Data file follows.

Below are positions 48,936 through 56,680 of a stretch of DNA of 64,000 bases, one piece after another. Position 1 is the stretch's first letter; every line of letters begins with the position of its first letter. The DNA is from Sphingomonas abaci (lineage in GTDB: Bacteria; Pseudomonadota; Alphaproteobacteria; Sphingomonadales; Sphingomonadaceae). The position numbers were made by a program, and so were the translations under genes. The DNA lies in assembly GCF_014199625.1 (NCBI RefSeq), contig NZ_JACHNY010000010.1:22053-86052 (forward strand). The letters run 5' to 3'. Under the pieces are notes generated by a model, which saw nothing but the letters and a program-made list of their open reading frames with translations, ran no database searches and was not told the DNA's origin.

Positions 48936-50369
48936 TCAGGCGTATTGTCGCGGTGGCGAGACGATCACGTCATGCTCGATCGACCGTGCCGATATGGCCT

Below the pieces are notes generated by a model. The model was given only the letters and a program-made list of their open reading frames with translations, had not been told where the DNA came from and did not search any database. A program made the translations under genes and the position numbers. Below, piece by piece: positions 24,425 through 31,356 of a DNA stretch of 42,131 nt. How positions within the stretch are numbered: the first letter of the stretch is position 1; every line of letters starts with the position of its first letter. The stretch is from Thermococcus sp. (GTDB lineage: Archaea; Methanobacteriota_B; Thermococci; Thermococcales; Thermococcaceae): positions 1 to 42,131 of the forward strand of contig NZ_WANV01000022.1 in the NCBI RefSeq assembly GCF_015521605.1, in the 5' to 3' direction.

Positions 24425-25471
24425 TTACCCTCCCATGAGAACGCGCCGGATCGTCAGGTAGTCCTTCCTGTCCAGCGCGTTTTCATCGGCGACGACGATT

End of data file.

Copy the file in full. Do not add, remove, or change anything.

Below are positions 48,936 through 56,680 of a stretch of DNA of 64,000 bases, one piece after another. Position 1 is the stretch's first letter; every line of letters begins with the position of its first letter. The DNA is from Sphingomonas abaci (lineage in GTDB: Bacteria; Pseudomonadota; Alphaproteobacteria; Sphingomonadales; Sphingomonadaceae). The position numbers were made by a program, and so were the translations under genes. The DNA lies in assembly GCF_014199625.1 (NCBI RefSeq), contig NZ_JACHNY010000010.1:22053-86052 (forward strand). The letters run 5' to 3'. Under the pieces are notes generated by a model, which saw nothing but the letters and a program-made list of their open reading frames with translations, ran no database searches and was not told the DNA's origin.

Positions 48936-50369
48936 TCAGGCGTATTGTCGCGGTGGCGAGACGATCACGTCATGCTCGATCGACCGTGCCGATATGGCCT

Below the pieces are notes generated by a model. The model was given only the letters and a program-made list of their open reading frames with translations, had not been told where the DNA came from and did not search any database. A program made the translations under genes and the position numbers. Below, piece by piece: positions 24,425 through 31,356 of a DNA stretch of 42,131 nt. How positions within the stretch are numbered: the first letter of the stretch is position 1; every line of letters starts with the position of its first letter. The stretch is from Thermococcus sp. (GTDB lineage: Archaea; Methanobacteriota_B; Thermococci; Thermococcales; Thermococcaceae): positions 1 to 42,131 of the forward strand of contig NZ_WANV01000022.1 in the NCBI RefSeq assembly GCF_015521605.1, in the 5' to 3' direction.

Positions 24425-25471
24425 TTACCCTCCCATGAGAACGCGCCGGATCGTCAGGTAGTCCTTCCTGTCCAGCGCGTTTTCATCGGCGACGACGATT